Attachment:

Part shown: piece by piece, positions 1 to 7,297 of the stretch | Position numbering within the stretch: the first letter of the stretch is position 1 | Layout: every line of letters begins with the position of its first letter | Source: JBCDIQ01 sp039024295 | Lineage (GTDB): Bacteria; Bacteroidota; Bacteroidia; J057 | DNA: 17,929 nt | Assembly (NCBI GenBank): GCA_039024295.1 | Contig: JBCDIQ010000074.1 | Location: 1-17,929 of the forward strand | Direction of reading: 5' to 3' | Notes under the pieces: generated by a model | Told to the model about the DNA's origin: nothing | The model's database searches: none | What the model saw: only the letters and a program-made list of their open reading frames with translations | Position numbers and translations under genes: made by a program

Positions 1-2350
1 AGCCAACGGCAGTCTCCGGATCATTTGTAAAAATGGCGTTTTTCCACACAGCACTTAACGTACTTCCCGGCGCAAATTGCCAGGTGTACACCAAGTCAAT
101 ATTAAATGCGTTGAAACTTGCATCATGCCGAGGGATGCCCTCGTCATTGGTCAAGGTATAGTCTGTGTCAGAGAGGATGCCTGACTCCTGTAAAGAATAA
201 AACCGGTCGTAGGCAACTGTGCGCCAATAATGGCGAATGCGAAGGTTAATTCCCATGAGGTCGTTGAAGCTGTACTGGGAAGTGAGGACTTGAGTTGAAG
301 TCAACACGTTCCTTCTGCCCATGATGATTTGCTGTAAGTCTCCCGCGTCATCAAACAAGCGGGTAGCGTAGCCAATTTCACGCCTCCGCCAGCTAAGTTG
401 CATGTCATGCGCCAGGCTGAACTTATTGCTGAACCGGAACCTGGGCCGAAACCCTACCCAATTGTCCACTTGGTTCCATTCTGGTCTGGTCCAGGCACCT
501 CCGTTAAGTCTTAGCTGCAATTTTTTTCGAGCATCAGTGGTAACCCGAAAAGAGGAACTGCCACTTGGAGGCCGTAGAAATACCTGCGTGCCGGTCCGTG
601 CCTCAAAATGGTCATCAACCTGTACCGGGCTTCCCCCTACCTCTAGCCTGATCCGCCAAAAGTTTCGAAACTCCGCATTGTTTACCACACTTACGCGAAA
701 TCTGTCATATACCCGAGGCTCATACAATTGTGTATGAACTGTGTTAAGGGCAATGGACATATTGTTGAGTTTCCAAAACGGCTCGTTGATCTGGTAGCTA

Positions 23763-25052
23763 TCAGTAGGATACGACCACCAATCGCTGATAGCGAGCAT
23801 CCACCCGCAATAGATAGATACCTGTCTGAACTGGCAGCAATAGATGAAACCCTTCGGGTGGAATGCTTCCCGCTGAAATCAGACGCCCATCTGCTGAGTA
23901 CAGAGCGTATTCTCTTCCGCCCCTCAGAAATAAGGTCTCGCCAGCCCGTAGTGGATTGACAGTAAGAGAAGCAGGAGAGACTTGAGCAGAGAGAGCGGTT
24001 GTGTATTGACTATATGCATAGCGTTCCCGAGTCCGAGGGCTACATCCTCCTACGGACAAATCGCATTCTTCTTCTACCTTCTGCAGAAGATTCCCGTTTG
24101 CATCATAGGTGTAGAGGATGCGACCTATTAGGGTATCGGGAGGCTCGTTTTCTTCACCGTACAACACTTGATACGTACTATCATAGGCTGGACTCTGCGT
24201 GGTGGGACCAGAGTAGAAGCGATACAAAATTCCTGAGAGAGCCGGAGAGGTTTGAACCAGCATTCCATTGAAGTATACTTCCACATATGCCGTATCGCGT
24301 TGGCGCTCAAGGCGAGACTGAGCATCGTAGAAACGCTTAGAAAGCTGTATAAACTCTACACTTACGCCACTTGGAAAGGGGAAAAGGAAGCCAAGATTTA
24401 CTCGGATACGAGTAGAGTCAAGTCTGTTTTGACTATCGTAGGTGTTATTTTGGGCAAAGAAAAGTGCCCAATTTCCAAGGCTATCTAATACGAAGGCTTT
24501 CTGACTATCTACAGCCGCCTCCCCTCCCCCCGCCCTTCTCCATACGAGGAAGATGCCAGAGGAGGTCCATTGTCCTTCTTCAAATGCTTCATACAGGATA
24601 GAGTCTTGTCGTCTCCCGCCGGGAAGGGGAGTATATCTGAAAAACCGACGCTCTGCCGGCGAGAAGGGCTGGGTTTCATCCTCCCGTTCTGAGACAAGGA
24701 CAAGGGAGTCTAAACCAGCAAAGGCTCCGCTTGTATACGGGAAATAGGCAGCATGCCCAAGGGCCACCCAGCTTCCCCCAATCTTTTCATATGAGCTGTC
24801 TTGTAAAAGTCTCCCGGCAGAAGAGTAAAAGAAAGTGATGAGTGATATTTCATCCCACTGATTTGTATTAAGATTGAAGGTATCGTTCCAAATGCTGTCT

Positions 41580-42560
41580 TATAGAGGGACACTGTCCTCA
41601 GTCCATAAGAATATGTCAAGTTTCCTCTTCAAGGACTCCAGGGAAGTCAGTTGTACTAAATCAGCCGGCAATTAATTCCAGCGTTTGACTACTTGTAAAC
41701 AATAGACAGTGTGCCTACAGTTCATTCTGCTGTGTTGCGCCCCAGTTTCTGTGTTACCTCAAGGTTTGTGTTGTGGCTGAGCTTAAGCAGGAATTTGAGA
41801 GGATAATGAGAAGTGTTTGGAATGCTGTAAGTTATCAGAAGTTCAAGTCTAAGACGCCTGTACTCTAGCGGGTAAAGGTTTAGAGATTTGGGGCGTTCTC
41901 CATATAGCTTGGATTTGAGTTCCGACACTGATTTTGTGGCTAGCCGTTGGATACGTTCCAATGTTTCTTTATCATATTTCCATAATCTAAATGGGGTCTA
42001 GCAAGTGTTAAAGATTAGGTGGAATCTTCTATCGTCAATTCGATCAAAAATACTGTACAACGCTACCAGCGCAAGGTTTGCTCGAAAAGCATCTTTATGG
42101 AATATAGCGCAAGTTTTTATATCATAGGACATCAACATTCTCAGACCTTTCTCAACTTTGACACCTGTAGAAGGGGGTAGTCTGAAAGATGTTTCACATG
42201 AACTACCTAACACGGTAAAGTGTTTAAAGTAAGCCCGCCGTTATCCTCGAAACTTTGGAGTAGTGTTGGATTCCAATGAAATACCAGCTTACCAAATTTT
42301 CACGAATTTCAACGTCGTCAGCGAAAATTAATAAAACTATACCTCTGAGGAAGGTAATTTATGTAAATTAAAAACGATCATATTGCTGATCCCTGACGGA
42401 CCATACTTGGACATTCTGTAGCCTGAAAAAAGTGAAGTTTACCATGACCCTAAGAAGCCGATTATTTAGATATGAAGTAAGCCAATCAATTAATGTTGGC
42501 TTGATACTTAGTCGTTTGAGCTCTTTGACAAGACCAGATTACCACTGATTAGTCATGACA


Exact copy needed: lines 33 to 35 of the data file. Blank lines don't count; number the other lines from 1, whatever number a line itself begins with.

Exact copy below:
42301 CACGAATTTCAACGTCGTCAGCGAAAATTAATAAAACTATACCTCTGAGGAAGGTAATTTATGTAAATTAAAAACGATCATATTGCTGATCCCTGACGGA
42401 CCATACTTGGACATTCTGTAGCCTGAAAAAAGTGAAGTTTACCATGACCCTAAGAAGCCGATTATTTAGATATGAAGTAAGCCAATCAATTAATGTTGGC
42501 TTGATACTTAGTCGTTTGAGCTCTTTGACAAGACCAGATTACCACTGATTAGTCATGACA